This is the first of a series documenting of my 3 step transition to a vegan lifestyle:
- Plant Based Diet(Our Current Stage)
- Vegetarian Diet
- Vegan Diet
Vegan Transition: Why?
It is my belief that the contributing factors affecting my father’s death were partially or completely avoidable. This week marks the one year anniversary of his passing. Poor nutrition was the cornerstone of behaviors that led to heart disease, cancer, and diabetes. It saddens me think about the countless quality life moments lost in treatment. About the family and financial burden incurred. But mostly, it is the moments that will never be. My children were fortunate to have him in their lives, but my nephew never got the opportunity.
Sixt-five years old is too young to die.
I want to be a presence in the lives of my children, grandchildren, and even great grandchildren. Motivated to enhance/prolong my longevity, my wife and I sat down, and came to the conclusion that going vegan may be one of the most influential factors towards “sticking around” for the long haul.
We are equally motivated to prolong the longevity of the environment. Our goal is lower our carbon footprint and live greener. We practice the 3 R’s (“reduce, reuse, and recycle” ), drive only when we have to, and are streamlining the practice of growing and preserving our own food. That unfortunately is just drops in the ocean of the global carbon footprint. The biggest thing we can do above and beyond our current practices is to stop supporting the business of agriculture.
Global emissions of greenhouse gasses as a result of agriculture total 24%.
Carbon dioxide from agriculture is responsible for more than half of the total carbon dioxide emissions globally, but there is more. Exponentially more destructive than carbon dioxide, methane and nitrous oxide flood our atmosphere as a result of animal waste and fertilizer. Not to mention the exorbitant water demands, pollution byproducts, and the degradation of entire ecosystems.
It is equally absurd to turn a blind eye to the toxic nature of global agriculture as it is to pretend that there is no solution.
Ethical Treatment of “Food Animals”
Years ago, driving through the back roads of rural New Hampshire, we came across a farm, and I saw something I will never forget. On the side of the road, farmers were butchering a cow that had just been slaughtered. Not more than 20 feet away, a group of cows gathered at the pasture fence as the chainsaw ripped through its flesh. They literally wailed as their pasture-mate was being dismembered. They could have gone anywhere in the expanse of the pasture, but they were there watching and expressing their objection. The sentient nature of what I witnessed was undeniable; a fact that no matter how much I try to compartmentalize or rationalize, can not be dismissed.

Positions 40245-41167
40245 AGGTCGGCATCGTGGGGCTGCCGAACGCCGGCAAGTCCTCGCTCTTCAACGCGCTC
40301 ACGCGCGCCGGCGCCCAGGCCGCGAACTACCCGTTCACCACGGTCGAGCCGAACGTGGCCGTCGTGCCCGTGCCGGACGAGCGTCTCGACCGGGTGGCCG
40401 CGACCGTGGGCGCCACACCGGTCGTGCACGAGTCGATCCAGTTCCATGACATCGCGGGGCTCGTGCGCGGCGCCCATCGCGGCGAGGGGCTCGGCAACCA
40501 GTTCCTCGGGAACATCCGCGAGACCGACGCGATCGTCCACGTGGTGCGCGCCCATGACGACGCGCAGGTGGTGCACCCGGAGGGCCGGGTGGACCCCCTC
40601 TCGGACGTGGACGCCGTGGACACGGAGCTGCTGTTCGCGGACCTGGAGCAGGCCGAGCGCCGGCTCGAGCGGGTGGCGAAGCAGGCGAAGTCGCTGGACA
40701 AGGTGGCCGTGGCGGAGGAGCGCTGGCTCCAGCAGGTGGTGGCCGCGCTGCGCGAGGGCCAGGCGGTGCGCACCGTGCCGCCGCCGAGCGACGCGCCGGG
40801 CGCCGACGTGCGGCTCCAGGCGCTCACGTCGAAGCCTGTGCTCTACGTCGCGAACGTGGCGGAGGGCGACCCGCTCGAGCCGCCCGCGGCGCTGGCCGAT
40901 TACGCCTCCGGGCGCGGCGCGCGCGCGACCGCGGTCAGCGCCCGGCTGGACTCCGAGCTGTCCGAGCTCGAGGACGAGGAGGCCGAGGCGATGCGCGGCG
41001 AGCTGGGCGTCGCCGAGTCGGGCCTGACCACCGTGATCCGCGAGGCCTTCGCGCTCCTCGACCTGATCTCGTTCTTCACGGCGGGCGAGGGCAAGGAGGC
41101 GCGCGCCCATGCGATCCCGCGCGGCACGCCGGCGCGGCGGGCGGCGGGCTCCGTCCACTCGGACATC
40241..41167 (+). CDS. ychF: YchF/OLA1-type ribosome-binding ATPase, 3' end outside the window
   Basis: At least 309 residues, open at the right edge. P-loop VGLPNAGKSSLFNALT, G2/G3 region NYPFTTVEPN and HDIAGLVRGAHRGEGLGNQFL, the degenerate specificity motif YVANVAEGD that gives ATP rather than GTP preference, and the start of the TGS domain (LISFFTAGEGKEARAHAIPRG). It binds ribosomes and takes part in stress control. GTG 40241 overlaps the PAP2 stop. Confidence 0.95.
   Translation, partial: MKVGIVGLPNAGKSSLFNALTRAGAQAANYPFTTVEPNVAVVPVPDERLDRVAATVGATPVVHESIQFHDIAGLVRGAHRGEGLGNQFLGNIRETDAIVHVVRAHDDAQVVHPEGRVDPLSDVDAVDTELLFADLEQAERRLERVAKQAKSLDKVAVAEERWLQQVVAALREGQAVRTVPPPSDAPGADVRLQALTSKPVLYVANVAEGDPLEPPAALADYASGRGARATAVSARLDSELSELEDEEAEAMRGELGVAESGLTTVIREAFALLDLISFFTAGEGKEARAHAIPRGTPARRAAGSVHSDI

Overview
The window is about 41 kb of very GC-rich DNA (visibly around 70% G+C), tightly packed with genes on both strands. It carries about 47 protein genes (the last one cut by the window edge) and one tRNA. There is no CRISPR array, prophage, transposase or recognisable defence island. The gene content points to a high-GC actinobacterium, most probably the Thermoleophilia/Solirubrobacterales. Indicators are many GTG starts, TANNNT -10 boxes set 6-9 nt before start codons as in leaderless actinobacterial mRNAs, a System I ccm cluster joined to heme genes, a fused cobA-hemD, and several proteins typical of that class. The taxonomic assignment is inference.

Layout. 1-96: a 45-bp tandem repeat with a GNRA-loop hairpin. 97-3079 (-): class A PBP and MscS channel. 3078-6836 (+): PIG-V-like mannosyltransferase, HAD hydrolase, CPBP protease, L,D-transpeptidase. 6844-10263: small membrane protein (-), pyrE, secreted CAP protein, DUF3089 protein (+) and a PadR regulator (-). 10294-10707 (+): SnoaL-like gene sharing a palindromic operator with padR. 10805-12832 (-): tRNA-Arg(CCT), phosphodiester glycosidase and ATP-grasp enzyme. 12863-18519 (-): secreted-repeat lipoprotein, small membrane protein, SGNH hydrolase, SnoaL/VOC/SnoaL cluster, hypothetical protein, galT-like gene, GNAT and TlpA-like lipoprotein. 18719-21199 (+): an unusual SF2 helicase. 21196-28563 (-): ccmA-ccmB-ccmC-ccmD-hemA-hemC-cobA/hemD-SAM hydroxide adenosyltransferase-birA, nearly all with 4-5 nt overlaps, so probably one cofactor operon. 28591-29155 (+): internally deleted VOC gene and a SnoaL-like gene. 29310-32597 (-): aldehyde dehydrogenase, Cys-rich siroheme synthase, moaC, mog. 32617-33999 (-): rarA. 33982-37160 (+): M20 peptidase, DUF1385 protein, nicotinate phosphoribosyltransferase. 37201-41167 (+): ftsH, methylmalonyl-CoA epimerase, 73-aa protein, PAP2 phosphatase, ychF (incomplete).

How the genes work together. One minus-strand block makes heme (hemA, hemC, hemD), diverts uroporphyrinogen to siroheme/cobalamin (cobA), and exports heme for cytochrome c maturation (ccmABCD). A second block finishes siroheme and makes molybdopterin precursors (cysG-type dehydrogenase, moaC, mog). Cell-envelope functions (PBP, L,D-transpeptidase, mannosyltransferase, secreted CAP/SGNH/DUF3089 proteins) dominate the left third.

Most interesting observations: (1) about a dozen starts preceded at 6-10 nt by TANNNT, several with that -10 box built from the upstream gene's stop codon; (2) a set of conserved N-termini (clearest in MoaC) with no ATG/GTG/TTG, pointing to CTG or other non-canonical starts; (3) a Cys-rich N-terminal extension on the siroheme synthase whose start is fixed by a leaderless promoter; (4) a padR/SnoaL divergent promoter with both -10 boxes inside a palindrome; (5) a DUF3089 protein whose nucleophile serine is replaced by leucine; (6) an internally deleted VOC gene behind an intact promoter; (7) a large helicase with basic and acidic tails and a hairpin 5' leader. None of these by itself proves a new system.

In a survival situation, I would undoubtedly do whatever necessary in order to live. That includes taking the life of an animal. The thing is, I am not in an everyday survival situation, and I don’t have to. There are resources available to sustain life everyday that do not include inhumane slavery, genetic modification, and the slaughter of a species for my convenience. Making the less convenient choice is the essence of living a vegan lifestyle. I’m pretty sure that
if every person were physically accountable for the slaughter of their daily animal food consumption, then we would have a lot more people practicing veganism.
Stage 1: Plant Based Diet
We currently eat an almost completely organic plant-based-diet. A large portion of our food comes directly from the backyard when the garden is in season. We preserve what we can for the colder months by pickling, freezing, and dehydrating. What we can not or do not grow, we get from the local Farmers Market. The bulk of our “store shopping” is done at Whole Foods Market. We consume very little red meat. When we do consume meat, it is in the form of skinless chicken breast, ground turkey, fish, or shellfish. The fridge is also regularly stocked with dairy and eggs.
Stage 2: Vegetarian Diet
It has been a full week since I have had any meat. I have not experienced cravings nor have I felt like I was missing out. My physical performance in workouts and yoga practice have not suffered any negative effects; in fact, I feel energized. Tomorrow is Thanksgiving and I will be participating in the traditional holiday dinner. This will be the last supper. By the weeks end, the fridge will be bare and ready to be filled with the ingredients to support a complete vegan diet. My next post will list the items, their source, and associated costs that will feed us for the next week. Daily posts will detail my food intake and feature the recipe we put together for the family’s evening meal.
I am excited and motivated to transition to stage 3!
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-Dom of Ebb & Flowmotion
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